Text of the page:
Russian state nuclear company Rosatom says the plant is safe and can serve as a new power source for the planet's most isolated communities, but environmentalists have voiced concerns over the risk of nuclear accidents.
Russia's first floating nuclear power plant set sail on Friday from the Arctic port of Murmansk to provide power to one of the country's most remote regions, sparking environmental concerns.
Developed by the Russian state nuclear company Rosatom, the plant, known as "Akademik Lomonosov," set off on a 5,000 km journey through Arctic waters to reach the Chukotka region, which lies across the Bering Strait from Alaska.
The plant, loaded with nuclear fuel, will replace a coal-fired power plant and an ageing nuclear power plant supplying more than 50,000 people with electricity.
Rosatom says the plant is safe and can serve as a new power source for the planet's most isolated communities, but environmentalists have voiced concerns over the risk of nuclear accidents and called it a potential "Chernobyl on ice."
Greenpeace has called it the "nuclear Titanic."
"We think that a floating nuclear power plant is an excessively risky and costly way of obtaining energy," Rashid Alimov of Greenpeace Russia told Reuters news agency.
He added the unit had not been built with the purpose of fulfilling the energy needs of Chukotka, but rather to serve as a model for potential foreign buyers.
Rosatom did not immediately reply to a request for comment.
The plant's voyage comes at a time of heightened concern over nuclear energy, following a deadly blast this month in northern Russia during a weapons system test that caused a spike in radiation levels in a nearby city.
5 reasons why a floating nuclear power plant in the Arctic is a terrible idea #NuclearTitanic #FloatingChernobylhttps://t.co/TA2HFdBTgf— Greenpeace NZ (@GreenpeaceNZ) August 7, 2019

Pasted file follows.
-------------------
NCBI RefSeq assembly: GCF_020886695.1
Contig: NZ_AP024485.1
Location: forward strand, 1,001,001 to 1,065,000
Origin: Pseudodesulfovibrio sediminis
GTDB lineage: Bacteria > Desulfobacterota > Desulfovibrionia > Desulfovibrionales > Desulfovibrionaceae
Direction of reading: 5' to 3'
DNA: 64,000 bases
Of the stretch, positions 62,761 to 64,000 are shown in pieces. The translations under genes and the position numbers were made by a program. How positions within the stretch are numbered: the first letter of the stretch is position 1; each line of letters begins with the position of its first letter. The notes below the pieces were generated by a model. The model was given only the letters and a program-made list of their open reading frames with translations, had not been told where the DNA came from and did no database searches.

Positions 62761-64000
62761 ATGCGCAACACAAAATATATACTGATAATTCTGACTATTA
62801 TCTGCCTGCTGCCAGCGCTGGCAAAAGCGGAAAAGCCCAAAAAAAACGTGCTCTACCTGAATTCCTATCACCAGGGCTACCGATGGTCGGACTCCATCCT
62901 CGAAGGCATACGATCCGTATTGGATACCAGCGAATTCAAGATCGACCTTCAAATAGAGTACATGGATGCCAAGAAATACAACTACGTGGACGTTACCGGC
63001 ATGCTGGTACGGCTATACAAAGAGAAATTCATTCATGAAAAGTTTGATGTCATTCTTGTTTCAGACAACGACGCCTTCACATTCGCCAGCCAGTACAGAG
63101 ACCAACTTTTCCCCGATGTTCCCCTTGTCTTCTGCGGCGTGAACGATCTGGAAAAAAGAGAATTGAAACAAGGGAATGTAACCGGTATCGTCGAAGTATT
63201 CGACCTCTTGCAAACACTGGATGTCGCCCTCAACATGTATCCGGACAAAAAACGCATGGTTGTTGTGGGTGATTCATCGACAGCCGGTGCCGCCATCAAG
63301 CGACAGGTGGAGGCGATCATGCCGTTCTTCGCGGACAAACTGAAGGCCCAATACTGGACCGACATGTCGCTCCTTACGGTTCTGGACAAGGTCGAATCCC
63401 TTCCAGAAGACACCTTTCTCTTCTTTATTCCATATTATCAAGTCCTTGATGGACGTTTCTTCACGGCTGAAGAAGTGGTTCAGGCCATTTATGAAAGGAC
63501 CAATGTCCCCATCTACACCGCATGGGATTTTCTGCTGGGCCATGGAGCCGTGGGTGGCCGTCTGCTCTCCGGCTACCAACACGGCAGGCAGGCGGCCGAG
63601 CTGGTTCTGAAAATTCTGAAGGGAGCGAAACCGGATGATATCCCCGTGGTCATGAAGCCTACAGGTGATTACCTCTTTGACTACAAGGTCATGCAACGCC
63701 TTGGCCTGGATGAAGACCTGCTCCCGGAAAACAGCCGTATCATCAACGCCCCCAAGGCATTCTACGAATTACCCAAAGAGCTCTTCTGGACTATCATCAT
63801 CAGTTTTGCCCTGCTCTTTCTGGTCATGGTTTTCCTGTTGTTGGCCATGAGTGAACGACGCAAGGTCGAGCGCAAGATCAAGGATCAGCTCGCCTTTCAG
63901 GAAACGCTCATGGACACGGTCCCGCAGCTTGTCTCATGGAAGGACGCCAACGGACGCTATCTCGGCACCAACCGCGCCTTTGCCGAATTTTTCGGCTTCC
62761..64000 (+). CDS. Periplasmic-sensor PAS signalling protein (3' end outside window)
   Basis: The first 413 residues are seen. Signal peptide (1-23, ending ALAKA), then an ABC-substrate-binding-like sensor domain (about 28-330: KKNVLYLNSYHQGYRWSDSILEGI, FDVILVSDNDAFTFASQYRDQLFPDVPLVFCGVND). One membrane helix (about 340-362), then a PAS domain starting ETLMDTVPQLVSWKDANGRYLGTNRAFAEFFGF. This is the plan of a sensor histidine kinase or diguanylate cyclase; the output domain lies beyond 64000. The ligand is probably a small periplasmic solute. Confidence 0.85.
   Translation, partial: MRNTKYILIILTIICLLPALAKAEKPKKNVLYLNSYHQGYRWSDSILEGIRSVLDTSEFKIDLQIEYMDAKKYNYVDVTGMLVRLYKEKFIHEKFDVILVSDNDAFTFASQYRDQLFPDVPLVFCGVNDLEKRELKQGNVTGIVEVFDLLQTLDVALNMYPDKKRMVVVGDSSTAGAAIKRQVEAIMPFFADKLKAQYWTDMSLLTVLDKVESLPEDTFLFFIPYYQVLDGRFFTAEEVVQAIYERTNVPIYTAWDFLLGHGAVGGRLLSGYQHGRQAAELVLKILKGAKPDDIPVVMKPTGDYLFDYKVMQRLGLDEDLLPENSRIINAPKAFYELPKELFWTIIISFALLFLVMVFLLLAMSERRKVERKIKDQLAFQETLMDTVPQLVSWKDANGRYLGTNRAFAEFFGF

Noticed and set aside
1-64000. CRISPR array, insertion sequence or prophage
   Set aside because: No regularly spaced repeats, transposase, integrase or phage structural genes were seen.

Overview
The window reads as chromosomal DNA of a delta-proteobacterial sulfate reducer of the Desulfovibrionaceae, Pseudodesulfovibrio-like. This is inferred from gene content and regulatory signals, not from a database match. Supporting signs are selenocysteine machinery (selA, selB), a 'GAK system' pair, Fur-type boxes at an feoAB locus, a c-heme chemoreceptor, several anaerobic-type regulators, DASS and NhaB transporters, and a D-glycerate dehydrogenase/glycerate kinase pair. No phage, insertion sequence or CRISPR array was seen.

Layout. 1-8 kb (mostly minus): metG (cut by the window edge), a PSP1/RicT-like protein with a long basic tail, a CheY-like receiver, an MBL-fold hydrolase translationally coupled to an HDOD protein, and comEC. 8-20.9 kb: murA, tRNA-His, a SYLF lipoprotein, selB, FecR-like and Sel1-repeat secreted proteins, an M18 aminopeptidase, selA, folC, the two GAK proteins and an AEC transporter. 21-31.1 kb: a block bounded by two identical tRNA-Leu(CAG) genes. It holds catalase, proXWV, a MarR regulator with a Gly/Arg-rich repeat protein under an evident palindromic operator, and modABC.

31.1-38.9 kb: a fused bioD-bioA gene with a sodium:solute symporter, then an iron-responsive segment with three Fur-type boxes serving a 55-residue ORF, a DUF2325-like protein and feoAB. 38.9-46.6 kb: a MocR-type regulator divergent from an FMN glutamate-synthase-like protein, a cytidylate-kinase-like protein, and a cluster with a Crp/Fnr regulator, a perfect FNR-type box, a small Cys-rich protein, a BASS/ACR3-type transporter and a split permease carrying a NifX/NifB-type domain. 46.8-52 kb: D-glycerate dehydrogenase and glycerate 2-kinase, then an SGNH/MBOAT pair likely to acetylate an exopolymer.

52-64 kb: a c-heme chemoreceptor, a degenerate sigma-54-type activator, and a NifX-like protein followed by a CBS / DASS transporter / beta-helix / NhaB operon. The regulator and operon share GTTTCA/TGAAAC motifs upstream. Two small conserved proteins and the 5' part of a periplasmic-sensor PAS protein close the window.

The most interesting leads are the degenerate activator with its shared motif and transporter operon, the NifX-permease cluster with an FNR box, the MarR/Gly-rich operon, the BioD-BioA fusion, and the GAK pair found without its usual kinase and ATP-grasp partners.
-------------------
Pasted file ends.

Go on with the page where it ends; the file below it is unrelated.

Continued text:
Work began on the 144-metre Akademik Lomonosov in Saint Petersburg in 2006.
It is due to go into operation by the end of the year, mainly serving the region's oil platforms as Russia develops the exploitation of hydrocarbons in the Arctic.
New nuclear industry
Global warming and melting ice has made the Northeast Passage — which connects the Atlantic Ocean to the Pacific along Russia's northern coast — more accessible.
When AFP visited the Akademik Lomonosov in May 2018, it was a shabby brown colour. It has since been repainted in the red, white and blue of the Russian flag.
The vessel weighs 21,000 tons and has two reactors with a capacity of 35 megawatts each, close to that of those used by nuclear icebreakers.
It has a crew of 69 and travels at a speed of 3.5 to 4.5 knots.
Alimov said the project was a missed opportunity as Chukotka, a region larger than Texas, "has a huge potential for the development of wind energy."
"A floating nuclear power plant is a too risky and too expensive way of producing electricity," he said.
The nuclear industry, seeking to reinvent itself in a gloomy market, is developing smaller, cheaper reactors to attract new customers.
They follow the examples of submarines, icebreakers and aircraft carriers, which have long used nuclear power and are intended for isolated areas with little infrastructure.